Singer/songwriter pop doesn’t often sport an extroverted commentary, let alone a narrative that builds optimism over introspection on the surface, but that isn’t stopping Brooke Josephson from incorporating this exact theme into the new heartfelt record Live & Let Live. Josephson expands upon the surreal elements in modern pop-folk exponentially in the six songs included here; Live & Let Live doesn’t try to placate its listeners with a lot of predictable metaphors and poeticisms we’ve heard a thousand times before. Instead of taking an easy route to our hearts, this artist directs our attention in a million different directions and forces a reaction through both intense musicality and unrelenting lyrical wit. She doesn’t hold back on either front, and for my money, it results in an EP for the ages.
Live & Let Live boasts a splendid compositional depth from start to finish, and in the tracks “No for an Answer,” “Live & Let Live,” “Burning Journals” and “Good Kind of Tired,” we get to hear Josephson at her most vulnerable and unguarded. There’s a maturity to her attack that balances out even the most searing of instrumental components in this EP, and yet it never sounds as if she’s putting on a musical mask to conceal her deeper thoughts. She’s wearing her heart on her sleeve but avoiding the look of a wounded singer/songwriter in all six of these tracks, and among her peers in the indie rock community, that should give her an added layer of street cred capable of elevating her brand above the competition.
As much as I love Josephson’s lead vocal in this extended play, it’s the harmony her voice forges with the guitar parts in “Burning Journals,” the title track, “Eye in the Sky” and “All We Never Had” that feels like the true centerpiece of Live & Let Live. This is a situation where tonal expressiveness can exceed the presence of any verse, no matter how affective, but somehow both elements come across on an even keel in these three tracks. Josephson is not a household name, but with the degree of passion that its main woman exudes in every song on this cut, I don’t know what would prevent this act from reaching the primetime spotlight a lot sooner than it will later. It takes chops to string diverse content together, but Josephson is making it look pretty simple here.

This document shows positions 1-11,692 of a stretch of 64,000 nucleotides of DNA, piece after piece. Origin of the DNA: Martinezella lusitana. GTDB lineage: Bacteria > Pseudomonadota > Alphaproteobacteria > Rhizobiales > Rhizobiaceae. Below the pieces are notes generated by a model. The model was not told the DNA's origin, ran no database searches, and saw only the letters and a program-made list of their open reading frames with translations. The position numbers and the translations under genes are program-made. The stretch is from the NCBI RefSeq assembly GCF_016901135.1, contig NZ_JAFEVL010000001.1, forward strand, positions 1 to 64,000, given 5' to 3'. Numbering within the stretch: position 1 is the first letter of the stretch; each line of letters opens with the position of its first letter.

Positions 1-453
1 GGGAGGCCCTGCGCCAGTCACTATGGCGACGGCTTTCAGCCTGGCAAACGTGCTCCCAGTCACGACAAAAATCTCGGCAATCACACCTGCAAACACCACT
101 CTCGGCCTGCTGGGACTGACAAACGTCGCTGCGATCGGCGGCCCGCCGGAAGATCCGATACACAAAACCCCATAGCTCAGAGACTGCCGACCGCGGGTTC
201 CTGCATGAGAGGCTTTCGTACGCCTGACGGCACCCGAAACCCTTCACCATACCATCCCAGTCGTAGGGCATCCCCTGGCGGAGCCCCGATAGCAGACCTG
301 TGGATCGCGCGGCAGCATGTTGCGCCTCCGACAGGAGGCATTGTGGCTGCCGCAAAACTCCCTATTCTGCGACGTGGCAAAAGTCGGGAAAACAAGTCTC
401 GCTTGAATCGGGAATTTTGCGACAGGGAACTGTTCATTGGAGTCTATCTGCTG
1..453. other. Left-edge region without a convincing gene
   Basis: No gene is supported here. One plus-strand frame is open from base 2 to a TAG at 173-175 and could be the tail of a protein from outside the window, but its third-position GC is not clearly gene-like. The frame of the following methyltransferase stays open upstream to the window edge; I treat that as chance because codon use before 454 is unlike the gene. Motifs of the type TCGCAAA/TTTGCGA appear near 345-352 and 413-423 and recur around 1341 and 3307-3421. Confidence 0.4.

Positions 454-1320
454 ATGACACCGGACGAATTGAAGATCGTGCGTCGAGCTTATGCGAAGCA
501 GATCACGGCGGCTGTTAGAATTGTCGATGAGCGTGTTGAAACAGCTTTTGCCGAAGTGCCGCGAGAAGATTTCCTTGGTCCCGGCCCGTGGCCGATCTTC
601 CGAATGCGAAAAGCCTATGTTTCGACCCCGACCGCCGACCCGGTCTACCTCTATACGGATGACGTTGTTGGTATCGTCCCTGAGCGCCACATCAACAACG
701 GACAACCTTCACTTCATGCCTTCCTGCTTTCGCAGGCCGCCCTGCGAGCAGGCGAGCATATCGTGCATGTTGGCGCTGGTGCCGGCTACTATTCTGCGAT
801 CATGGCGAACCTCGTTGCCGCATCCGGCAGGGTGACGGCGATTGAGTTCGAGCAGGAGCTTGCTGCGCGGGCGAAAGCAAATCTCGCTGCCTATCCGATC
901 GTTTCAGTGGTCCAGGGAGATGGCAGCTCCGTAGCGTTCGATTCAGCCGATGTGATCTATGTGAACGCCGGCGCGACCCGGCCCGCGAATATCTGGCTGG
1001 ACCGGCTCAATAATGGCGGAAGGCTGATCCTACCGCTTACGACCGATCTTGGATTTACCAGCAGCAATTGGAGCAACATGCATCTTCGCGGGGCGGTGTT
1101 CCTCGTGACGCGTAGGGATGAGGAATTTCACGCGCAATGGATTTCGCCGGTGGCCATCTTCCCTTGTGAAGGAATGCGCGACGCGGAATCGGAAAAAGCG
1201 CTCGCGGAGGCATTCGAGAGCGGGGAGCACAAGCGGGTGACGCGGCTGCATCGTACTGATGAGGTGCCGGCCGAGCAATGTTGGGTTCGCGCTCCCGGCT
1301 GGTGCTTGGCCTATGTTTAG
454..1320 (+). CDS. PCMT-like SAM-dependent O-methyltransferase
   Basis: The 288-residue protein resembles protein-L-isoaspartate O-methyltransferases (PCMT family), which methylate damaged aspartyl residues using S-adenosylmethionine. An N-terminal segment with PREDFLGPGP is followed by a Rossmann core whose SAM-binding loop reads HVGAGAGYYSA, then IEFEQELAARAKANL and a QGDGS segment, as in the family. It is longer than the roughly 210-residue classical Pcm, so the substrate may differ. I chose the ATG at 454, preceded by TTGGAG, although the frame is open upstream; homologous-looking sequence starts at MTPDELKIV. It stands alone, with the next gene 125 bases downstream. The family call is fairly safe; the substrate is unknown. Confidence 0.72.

Brooke Josephson shows a lot of potential in this magnificent new EP, and the next time she decides to enter the recording studio, I’m hoping it will be to make the sequel to Live & Let Live. As straightforward as this is going to sound, the reality is that Live & Let Live is a feel-good record untethered to the pop/rock mainstream in the best way possible in that it rejects the foundations of everything we’re expecting to find in its tracks. That’s about as easy to find in the American underground right now, and if it’s just a preview of what this singer/songwriter still has in store for us, she’s going to have quite the next chapter ahead of her.